Top minds of India Inc want govt to go beyond tax rate cut to attract foreign firms
Large infrastructure projects need standardisation in design and Indian companies should be part of it for ‘Make in India’ to succeed, said Deepak Hota, Chairman and Managing Director of BEML.
Addressing the Xavier Institute of Management and Entrepreneurship (XIME) national seminar on ‘Make in India: Making it work’ for which BusinessLine is a media partner, Hota said: “We have been telling the government to ensure that whenever there is a large infrastructure project, we need to standardise the design and make sure an Indian company is a part of it.”
“He added, “Under the Make in India initiative, Metro Rail has been a successful story for us. We have exported our product to 68 countries, but to maintain the momentum in the export market, it is tough and while it is easy to say ‘Make in India’ for the world, it is very difficult to follow up.”
Citing an example of a situtation faced by BEML while executing the metro project, Hota said that the Japan International Cooperation Agency (JICA) insists on a certain percentage of sourcing from Japan.
Hota said in public procurement, MSMEs need to be encouraged and the government should increase it from 20 per cent to 25 per cent.
B Muthuraman, former vice-chairman of Tata Steel, in his keynote address, stressed that manufacturing has to be competitive. He said, “If manufacturing fails to thrive, India’s economic future could come under question and, along with it, India’s dream of emerging as a global economic power will be under a cloud.”
“The government has done a lot by increasing the FDI percentage in various sectors and now we need to take it forward to achieve the goals. One must look at it as long term than in immediate developments,” he added.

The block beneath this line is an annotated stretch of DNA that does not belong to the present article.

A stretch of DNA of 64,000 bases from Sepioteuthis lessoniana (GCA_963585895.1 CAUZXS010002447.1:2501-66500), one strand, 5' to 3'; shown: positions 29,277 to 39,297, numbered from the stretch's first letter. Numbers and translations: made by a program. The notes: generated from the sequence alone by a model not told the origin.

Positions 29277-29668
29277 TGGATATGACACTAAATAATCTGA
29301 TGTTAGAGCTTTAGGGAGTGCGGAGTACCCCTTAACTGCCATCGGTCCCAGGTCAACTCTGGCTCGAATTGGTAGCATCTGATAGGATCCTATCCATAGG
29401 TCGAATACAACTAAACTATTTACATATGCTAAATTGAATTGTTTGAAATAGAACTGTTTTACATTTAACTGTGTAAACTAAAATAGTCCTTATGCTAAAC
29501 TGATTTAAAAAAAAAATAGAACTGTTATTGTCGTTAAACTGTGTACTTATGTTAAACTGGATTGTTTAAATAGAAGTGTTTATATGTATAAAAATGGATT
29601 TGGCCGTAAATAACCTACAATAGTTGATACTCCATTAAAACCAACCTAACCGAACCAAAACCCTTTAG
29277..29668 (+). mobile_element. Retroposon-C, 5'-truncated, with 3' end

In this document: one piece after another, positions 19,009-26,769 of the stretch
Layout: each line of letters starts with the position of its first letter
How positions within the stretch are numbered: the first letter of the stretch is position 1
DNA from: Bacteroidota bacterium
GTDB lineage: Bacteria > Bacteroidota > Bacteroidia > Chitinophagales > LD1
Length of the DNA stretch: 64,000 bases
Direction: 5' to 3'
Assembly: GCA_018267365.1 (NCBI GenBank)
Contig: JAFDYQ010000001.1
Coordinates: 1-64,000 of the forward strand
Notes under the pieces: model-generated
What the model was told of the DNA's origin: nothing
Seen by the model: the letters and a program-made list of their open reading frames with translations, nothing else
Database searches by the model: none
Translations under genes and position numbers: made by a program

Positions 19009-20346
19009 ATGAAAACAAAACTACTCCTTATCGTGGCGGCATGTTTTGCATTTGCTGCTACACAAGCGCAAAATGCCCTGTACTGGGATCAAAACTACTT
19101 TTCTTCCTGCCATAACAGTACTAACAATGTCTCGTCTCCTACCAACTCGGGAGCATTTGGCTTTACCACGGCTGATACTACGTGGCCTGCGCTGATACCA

He added, “I believe three principal actors are involved in the success of Make in India — government, industry and companies and, finally, the Indian ecosystem.”
Participating in a session on ‘Make in India – a bold initiative for India’s accelerated growth’, R Mukundan, Managing Director, Tata Chemicals, said that except for a few sectors, the overall context is okay. There was a context when government changed taxation rates to 15 per cent to attract investment from multinational companies based in China to manufacturing in India. . “But looking at our track record now, after 2020, this (Make in India) may be difficult. The programme started in 2014; of the 56 Japanese companies which wanted to relocate, only three companies have come.We now have to do a lot more for these companies to come here to set up base.”
In his presentation, Raghavan Srinivasan, Editor, The Hindu BusinessLine, said the ‘Make in India’ policy was timed well when a global re-alignment was taking place and there was a window of opportunity for India to develop alternative manufacturing hubs for the world.
“It was a well-thought out policy as 15 to 16 sectors in India had a lot to offer including access to market, skills and resources. What we need to see is whether it has really worked,” he said.
Quoting an UNCTAD report, Srinivasan said that India was among the top 20 countries in the world to attract investments. In South Asia, India topped with 85 per cent of investment flow, but what was surprising was that in outbound FDI, it topped in the region with $12 billion investment abroad.
He said: “An analysis of this investment abroad shows that it has led to acquisition of technology and secured market access, talent & IP.”
The seminar was inaugurated by the Guest of Honour, Dr Jaimini Bhagwati, IFS (Retd.) and Former Indian High Commissioner to the UK, in the presence of B Muthuraman, Former Vice Chairman, Tata Steel, Prof J Philip, Founder and Chairman, XIME, Deepak Hota, CMD, BEML and Kamal Bali, President and MD, Volvo.